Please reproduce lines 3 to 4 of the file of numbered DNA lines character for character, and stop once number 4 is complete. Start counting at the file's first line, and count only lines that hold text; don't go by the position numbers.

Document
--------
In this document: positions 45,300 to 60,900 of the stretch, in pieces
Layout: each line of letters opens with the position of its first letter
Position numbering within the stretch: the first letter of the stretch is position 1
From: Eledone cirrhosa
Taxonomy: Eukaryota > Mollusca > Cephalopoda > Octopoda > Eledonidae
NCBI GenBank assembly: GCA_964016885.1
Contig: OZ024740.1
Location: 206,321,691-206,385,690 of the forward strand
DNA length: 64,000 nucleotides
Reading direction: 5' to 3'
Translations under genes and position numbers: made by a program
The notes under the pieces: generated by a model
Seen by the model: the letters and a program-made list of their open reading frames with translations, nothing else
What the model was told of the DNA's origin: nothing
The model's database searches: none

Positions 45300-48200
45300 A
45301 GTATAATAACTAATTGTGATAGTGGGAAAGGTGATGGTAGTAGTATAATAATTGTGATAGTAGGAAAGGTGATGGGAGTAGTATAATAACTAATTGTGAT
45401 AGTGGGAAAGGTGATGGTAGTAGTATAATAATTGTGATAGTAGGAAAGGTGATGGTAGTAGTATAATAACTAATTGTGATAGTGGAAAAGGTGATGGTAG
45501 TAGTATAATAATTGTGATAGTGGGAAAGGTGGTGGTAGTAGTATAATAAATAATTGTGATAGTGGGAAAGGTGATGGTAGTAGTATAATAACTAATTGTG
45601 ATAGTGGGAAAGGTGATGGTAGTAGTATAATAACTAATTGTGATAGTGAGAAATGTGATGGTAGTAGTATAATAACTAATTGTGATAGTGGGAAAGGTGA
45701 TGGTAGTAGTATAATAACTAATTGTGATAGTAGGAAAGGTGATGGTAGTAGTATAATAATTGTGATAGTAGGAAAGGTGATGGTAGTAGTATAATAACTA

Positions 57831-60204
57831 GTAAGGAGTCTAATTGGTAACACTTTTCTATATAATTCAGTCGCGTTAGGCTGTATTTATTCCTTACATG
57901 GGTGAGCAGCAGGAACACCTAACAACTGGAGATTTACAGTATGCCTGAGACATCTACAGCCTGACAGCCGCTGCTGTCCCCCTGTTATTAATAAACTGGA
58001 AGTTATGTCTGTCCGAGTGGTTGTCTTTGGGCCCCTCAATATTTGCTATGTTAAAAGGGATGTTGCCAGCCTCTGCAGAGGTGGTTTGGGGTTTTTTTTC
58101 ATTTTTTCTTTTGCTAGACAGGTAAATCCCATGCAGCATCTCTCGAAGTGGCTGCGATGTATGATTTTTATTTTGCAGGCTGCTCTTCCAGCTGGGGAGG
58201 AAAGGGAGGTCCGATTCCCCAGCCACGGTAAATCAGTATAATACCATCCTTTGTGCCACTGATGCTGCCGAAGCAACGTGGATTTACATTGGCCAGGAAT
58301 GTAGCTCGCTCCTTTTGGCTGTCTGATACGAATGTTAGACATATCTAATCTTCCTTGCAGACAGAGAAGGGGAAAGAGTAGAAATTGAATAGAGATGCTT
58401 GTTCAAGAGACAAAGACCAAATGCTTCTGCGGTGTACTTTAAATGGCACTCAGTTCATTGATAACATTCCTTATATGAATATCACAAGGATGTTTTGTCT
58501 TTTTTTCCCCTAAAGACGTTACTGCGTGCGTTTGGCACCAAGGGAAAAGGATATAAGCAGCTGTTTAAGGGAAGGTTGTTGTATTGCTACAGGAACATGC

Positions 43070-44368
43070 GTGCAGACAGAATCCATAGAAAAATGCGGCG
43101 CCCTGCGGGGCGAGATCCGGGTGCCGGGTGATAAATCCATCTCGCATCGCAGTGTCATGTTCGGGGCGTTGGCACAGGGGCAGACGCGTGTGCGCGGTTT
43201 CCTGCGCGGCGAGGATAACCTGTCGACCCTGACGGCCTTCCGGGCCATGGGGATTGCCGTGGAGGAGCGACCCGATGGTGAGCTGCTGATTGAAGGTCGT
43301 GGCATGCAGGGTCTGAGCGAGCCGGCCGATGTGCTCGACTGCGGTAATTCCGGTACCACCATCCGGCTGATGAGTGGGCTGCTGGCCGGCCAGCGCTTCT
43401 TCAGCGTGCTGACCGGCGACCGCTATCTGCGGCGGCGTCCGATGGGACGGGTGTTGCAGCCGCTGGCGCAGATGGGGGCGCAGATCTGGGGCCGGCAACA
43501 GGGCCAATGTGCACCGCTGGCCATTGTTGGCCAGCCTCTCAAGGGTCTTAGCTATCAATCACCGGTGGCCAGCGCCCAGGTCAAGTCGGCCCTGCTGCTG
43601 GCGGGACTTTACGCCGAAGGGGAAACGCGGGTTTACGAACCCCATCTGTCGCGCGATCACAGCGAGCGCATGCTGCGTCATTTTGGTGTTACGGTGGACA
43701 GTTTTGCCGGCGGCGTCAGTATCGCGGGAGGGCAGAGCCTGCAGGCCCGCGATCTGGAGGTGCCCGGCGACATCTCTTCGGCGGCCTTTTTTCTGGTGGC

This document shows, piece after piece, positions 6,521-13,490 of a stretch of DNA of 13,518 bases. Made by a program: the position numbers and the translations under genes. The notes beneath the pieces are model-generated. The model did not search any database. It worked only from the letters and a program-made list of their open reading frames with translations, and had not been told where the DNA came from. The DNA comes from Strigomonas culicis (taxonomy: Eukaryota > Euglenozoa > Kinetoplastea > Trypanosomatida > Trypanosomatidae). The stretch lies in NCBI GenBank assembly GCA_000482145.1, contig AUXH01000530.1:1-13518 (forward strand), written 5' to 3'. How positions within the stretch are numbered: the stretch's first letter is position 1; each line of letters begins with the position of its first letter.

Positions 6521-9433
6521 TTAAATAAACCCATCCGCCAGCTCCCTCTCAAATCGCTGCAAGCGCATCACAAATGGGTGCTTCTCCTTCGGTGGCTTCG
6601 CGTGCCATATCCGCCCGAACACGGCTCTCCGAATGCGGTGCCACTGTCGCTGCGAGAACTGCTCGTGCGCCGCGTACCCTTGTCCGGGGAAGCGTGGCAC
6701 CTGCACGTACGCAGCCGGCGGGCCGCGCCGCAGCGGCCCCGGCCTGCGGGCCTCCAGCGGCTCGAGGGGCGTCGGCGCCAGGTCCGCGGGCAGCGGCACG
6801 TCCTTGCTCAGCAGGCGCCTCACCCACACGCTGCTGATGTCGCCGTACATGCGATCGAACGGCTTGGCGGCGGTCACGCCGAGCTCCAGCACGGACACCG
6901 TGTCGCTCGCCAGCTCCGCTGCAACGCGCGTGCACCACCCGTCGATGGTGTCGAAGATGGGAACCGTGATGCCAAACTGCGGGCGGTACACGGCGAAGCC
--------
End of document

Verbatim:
Position numbering within the stretch: the first letter of the stretch is position 1
From: Eledone cirrhosa